Those crazy days when banks had debt ratios of 30, 40 or 50 times their assets are over, with leverage actually near a record low, according to the latest Federal Reserve statistics.
For financial institutions not named MF Global, the leverage ratio in October was 7 to 1, just off June’s all-time low of 6 to 1.
That’s down from an all-time high of 36 to 1, which came in December 2007 just before banks such as Bear Stearns, Lehman Brothers and a bevy of other Wall Street titans came crashing down and nearly destroyed the U.S. economy. (MF Global was running about 33 to 1 before capsizing under the weight of bad bets on European sovereign debt.)
The trend is treated as good news by economists who have been scrambling to project just how much exposure the American financial system has to the spreading sovereign debt crisis in Europe.
“While this does not make the US banking system immune to a ‘Lehman-like’ European event, it does suggest US banks are in solid financial shape,” Joseph LaVorgna, chief U.S. economist Deutsche Bank, told clients. “This should allow them to weather various negative exogenous shocks reasonably well.”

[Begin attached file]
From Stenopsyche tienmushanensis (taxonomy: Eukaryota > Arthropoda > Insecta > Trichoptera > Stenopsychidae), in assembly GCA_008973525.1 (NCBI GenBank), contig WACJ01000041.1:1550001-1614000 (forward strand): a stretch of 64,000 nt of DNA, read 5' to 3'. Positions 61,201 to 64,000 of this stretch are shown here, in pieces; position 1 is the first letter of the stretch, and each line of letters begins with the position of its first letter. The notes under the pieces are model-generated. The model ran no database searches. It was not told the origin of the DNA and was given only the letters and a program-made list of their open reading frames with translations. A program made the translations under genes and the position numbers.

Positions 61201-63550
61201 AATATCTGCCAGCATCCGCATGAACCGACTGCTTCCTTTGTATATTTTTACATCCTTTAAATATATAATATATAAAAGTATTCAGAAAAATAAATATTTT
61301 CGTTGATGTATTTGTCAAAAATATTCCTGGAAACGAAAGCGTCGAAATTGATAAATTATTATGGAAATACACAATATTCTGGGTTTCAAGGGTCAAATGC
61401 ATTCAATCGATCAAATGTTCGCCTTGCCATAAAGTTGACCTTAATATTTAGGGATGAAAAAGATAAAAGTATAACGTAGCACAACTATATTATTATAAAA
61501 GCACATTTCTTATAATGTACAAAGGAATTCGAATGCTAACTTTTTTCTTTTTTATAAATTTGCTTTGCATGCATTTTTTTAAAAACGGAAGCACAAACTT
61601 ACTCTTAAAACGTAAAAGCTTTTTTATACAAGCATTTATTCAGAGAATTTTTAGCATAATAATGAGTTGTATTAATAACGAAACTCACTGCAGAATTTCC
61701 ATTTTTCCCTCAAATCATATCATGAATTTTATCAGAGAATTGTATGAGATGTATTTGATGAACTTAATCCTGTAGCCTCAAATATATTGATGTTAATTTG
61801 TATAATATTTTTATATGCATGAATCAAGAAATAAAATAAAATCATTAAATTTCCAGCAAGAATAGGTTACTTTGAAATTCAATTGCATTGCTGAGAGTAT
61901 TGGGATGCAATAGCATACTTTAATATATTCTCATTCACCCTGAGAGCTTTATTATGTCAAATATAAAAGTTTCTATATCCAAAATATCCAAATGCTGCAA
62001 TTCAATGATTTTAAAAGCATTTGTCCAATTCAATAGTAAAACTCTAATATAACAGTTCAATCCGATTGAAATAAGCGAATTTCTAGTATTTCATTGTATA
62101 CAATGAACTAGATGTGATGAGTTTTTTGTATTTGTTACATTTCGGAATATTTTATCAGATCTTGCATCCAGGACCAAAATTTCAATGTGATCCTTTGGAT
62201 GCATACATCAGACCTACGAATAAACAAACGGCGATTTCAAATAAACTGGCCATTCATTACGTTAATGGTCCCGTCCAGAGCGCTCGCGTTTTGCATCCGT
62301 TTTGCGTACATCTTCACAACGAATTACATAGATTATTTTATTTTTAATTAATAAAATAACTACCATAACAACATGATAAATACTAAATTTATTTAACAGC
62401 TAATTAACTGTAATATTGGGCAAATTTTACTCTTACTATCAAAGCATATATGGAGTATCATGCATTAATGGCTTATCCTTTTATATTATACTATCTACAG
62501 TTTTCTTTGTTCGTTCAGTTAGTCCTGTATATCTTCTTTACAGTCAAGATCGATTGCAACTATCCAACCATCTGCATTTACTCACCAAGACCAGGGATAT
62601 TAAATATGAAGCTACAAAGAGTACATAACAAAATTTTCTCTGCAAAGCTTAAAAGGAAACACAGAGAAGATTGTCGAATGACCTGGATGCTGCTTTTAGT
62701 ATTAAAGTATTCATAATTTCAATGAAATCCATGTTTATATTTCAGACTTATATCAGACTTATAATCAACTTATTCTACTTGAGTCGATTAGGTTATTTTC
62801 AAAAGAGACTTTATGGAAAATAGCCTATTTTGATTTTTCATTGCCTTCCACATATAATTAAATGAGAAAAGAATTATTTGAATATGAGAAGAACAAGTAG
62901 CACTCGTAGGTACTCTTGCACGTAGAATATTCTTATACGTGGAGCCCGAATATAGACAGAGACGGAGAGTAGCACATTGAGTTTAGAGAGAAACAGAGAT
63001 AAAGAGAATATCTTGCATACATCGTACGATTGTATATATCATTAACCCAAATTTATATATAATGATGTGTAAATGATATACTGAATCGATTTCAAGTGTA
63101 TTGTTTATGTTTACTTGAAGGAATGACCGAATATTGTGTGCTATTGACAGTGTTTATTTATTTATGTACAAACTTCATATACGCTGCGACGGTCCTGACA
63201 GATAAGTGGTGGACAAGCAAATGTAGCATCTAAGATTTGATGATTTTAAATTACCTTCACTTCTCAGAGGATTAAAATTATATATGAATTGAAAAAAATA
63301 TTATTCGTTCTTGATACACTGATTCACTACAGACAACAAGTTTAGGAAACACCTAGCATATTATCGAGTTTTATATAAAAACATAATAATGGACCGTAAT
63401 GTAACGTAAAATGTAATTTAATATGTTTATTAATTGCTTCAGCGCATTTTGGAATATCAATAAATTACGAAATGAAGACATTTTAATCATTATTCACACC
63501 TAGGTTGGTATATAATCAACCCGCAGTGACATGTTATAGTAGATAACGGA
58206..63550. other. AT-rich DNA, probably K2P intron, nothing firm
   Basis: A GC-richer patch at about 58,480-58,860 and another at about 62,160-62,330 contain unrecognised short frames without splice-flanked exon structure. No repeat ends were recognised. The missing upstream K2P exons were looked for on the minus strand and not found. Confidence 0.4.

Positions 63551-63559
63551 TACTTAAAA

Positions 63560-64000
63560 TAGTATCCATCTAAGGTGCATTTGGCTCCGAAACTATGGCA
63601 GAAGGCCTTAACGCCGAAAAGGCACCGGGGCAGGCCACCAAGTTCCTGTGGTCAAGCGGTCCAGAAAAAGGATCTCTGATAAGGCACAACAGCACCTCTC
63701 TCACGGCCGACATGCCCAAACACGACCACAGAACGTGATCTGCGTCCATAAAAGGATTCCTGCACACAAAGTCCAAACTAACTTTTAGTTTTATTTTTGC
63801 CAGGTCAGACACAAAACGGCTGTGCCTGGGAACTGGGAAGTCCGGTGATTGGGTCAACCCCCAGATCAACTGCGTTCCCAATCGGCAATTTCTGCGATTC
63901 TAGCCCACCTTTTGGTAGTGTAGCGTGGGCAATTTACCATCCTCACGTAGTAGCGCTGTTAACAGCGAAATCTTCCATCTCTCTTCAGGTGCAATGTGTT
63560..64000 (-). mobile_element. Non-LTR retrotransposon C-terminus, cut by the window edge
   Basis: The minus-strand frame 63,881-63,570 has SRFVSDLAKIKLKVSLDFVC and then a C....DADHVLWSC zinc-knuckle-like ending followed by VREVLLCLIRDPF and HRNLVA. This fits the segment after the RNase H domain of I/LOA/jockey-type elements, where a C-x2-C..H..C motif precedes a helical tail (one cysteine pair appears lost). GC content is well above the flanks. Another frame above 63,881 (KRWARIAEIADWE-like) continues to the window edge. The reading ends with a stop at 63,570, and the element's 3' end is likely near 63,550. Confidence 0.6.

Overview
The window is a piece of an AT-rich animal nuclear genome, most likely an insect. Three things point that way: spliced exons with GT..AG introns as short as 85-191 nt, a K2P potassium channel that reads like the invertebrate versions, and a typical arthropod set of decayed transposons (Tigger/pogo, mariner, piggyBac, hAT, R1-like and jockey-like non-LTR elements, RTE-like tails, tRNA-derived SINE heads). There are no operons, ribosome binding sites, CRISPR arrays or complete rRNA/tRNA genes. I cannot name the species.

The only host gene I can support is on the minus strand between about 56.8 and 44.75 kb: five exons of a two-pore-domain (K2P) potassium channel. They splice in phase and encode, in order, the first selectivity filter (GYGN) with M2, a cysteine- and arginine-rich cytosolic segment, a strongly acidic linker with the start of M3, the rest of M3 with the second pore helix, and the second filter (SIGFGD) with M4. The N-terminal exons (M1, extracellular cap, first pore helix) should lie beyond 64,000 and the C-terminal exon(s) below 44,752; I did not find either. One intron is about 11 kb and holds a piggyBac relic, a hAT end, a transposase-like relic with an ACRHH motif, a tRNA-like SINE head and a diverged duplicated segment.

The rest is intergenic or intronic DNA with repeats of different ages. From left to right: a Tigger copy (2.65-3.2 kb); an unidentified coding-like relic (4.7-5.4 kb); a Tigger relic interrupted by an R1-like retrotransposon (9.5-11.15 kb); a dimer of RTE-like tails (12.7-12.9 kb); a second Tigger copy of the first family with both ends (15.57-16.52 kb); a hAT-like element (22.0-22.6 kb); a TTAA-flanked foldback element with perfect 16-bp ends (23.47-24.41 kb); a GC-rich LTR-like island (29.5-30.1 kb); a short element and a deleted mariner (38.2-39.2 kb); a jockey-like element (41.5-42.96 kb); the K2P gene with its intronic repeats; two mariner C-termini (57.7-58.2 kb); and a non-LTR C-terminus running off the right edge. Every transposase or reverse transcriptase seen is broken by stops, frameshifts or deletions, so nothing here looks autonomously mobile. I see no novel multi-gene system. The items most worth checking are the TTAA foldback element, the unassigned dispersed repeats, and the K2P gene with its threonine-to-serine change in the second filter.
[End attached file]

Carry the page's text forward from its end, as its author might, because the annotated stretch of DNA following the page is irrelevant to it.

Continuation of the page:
While keeping leverage low, banks also are itching to lend, according to LaVorgna.
The most recent Fed Senior Loan Officer Survey shows willingness to lend at 18.8 percent in October, below the annual average of 23.7 percent. But the 2011 number is actually the best since 1994.
“This should not come as a surprise to market participants given the extraordinary health of US commercial bank balance sheets,” LaVorgna said. “The industry has gone through a period of unprecedented deleveraging over the past several years.”
Yet bank stocks continue to sink.
As analyst Dick Bove has been telling anyone and everyone, U.S. investors are too risk-averse when it comes to banks, selling them on fears of European debt contagion when they should be buying on the notion that the sovereign crisis actually will benefit American institutions.
Investors, though, have been down this road before—being told that all is well and there is no risk to a looming crisis, only to be ambushed by off-balance-sheet debts and other non-transparent liabilities that have come back to bite them.
LaVorgna, though, insists that the low leverage ratios shows the banks are well positioned for this particular crisis.
“The bottom line is US bank balance sheets are in excellent financial shape,” he said.
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